This went on so many years it was just life, the weight up and down–105, 100, 95 lbs., lower. (Once a little boy asked his mother if I was a boy or a girl when at the swimming pool. I was wearing a bikini but was so skinny it was apparently hard to be sure…) Because I was in chronic pain when I ate, but in chronic pain when I didn’t. It could fell me, bring on gritted teeth and blinked away tears and send me to the emergency room. I tried to hide it from the children, even hid myself until it passed; I did not complain unless it was too much. I had to keep going, that was all. It was just colitis acting up, it wouldn’t kill me I had been told. (At 21, when married the first time, I sipped on a bottle of paregoric gotten in an Appalachian pharmacy during our honeymoon. It was needed to keep on and eat at all; we were camping, I wanted to be alright. Six months later I was in the emergency room seriously ill with much blood loss but recall nothing of the week there except IVs and being nauseous when offered real food again.)

In any case, I had attended university and a decade later believed I needed to accomplish far more. So I got a nice job that started my human services career. And took care of the growing kids as my husband travelled more, climbing up his ladder of success. I exercised and worked on staying alcohol free and staying off prescribed drugs that were still problematic (being narcotic- and barbiturate-based). I was successful much of the time although that made the s symptoms harder to bear. Discouragement dogged me. One doctor suggested a partial colostomy as a final option. Or just live with it. I left in tears, yet was determined to find another way.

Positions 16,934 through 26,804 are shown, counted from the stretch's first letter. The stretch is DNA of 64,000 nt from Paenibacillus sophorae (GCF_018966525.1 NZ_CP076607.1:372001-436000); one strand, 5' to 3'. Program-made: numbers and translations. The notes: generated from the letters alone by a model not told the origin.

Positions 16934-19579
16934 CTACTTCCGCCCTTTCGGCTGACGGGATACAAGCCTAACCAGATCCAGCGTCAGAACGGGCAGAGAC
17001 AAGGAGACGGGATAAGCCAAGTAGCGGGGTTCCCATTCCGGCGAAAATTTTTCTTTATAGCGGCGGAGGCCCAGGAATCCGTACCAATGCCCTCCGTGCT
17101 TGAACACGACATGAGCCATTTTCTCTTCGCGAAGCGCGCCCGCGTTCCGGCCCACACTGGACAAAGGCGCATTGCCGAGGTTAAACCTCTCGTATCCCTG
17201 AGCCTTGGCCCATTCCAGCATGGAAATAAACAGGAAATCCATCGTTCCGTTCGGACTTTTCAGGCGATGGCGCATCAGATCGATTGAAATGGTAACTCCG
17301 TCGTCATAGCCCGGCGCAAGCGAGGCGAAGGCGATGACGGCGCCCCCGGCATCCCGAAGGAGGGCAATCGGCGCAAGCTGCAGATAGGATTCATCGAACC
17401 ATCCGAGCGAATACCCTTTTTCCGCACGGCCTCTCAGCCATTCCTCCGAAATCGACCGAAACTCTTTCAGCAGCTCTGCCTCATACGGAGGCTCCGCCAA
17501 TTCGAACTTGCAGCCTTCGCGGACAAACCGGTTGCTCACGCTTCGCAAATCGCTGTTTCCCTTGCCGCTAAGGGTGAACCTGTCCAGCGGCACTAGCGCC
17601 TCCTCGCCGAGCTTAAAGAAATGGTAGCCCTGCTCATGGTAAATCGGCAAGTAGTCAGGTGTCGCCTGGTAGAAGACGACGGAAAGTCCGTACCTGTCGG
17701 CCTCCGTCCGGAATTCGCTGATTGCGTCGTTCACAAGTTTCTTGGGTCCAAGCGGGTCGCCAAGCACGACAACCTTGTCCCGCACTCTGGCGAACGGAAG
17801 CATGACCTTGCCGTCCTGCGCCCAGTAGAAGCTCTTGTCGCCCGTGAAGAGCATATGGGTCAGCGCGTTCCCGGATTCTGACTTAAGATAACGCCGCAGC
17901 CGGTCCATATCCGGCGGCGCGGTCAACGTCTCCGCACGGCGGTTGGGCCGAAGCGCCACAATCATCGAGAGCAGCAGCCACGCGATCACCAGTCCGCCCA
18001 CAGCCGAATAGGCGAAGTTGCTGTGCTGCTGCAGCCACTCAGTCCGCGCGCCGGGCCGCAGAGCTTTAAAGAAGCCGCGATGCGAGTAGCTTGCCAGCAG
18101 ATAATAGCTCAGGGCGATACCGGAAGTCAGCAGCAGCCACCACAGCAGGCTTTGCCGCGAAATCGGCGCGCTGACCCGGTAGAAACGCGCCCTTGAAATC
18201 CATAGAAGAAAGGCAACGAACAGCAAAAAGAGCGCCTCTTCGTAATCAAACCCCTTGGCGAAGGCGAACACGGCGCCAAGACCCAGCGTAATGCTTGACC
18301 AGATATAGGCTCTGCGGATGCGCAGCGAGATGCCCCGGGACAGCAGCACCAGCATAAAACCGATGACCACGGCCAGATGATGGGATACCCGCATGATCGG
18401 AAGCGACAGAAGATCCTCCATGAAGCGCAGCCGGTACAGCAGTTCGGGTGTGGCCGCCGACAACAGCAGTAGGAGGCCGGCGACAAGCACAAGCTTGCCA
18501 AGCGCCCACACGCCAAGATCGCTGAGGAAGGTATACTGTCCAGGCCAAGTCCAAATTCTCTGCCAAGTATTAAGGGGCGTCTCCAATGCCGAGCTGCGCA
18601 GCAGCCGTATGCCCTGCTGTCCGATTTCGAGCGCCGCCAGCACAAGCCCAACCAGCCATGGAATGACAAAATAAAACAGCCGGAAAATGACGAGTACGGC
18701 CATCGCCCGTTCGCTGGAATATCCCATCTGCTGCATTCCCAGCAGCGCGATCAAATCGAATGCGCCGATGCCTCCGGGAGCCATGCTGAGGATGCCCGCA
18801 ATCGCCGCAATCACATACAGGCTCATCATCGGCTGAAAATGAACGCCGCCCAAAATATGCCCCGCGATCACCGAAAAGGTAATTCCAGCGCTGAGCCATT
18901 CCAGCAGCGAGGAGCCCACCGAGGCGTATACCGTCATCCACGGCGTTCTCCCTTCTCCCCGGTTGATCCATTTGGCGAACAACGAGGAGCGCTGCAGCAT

But how? It was what it was, and I did know it could be worse. I was not terminally ill as long as I stayed sober and clean. I still found much to appreciate in my life. It just took some work–except for my children, whom I loved beyond reason. For whom I so wanted to be well.

Years passed. There came a more committed sobriety, a couple of divorces, a move to Oregon, a new battery of doctors. Food intolerances, I was told, were the big bad extra culprit. I could learn to help myself more! Discovering I was severely lactose intolerant was a revelatory experience. It wasn’t the entire answer, but a major change in my well being. I learned about other foods I tolerated poorly. I discovered that it was a kind of genetic Achilles heel–most of my birth family had similar or the same diagnoses, I discovered when talking more with them. (Also, my children have coped with this to some degree.) I began to eat more healthily, a diet I could better live with, and began to gain a bit of weight. Even if I had the same diagnoses, I learned how to manage all more effectively.

I was in my early forties before I knew all this. For a short time I bitterly asked God why I had to lose so much time, be sick so long along with all other ordeals. But that attitude got me exactly nowhere fast except in a pit of self pity, as usual, so I looked forward to better times.

One day my young adult son told me after a big hug “hello”: “This is how my mother should feel when hugged!”

It stunned, perhaps hurt a little at first. Then I knew I had done some things right. We may not know what family and friends truly think, how illnesses widely affect them. They accepted me as I was, yes–they loved me. But they had worried a long time, too.